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Feldspar is a group of nine common minerals that are located in the Earth crust. The name was gotten from the German “Feld” and a rock that has no ore called “spath”. Resources containing feldspar are referred to as being “Feldspathic”.


The group actually contains 20 feldspars, but only nine of them are widespread. They are divided into two groups: the Plagioclase feldspars and the Alkali or K feldspars which are differentiated by composition and chemistry. The Plagioclase feldspars include a group of seven members, starting from a member, rich in the sodium element to the last member which is rich in potassium: the Albite, the Oligoclase, the Andesine, the Labradorite, the Bytownite, and the Anorthite.

On the other hand, the Alkali feldspars are polymorphs. This means that their chemical composition is similar but, they have different arrangements thus making them dissimilar minerals. The members include the Microcline, the Sanidine, and the Orthoclase.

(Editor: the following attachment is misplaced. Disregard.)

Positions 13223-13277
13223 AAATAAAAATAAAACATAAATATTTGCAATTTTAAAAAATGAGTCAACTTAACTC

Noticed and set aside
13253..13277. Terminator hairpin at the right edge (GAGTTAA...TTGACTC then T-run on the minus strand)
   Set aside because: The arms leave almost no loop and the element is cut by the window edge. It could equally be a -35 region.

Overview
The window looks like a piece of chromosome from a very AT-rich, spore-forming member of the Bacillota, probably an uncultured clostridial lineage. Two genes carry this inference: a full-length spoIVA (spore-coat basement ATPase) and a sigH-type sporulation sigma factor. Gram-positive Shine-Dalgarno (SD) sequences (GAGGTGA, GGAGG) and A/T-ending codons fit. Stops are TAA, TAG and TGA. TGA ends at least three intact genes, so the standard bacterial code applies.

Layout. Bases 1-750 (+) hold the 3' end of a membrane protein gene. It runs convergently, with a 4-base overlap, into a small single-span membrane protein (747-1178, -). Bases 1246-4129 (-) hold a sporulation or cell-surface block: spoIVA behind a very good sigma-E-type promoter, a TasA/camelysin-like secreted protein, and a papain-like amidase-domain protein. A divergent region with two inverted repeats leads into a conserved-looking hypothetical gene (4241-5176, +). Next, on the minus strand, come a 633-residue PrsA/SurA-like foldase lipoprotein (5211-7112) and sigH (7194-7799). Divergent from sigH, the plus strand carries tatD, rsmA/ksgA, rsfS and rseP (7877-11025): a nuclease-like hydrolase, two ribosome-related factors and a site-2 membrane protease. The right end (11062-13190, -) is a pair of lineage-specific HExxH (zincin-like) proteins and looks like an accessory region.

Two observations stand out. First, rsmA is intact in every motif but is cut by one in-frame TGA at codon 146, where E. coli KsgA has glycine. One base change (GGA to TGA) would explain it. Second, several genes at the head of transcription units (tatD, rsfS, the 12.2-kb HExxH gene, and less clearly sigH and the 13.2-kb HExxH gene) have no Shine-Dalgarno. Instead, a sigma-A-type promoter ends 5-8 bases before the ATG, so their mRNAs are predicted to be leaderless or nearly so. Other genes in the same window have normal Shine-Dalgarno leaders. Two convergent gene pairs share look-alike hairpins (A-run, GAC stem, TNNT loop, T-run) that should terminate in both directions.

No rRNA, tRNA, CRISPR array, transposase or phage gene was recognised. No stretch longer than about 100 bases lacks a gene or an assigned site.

Other types of feldspar are the not so common Barium feldspars which are monoclinic and include the Celsian and the Hyalophane.

What are the applications of Feldspar?

The feldspar is a raw substance which is widespread and is used to make ceramics and glass. It can also be used as filler in plastics, rubber and paint.

Feldspar is good for glassmaking because alumina in feldspar helps to make the glass hard, durable and resistant to compound decomposition. It is also effective in ceramics because the alkalis from feldspar (e.g. calcium oxide) operates as a flux and considerably reduces the melting point of the mixture. The flux melts early on during the process of firing, and this forms a flat mold that bonds the rest of the system components together.

In the United States, the amount of feldspar consumed in the production of glass is 66%. The remaining 34% is used for pottery, house flooring, wall sockets and fillers. Feldspar also has applications in archaeology and earth sciences.


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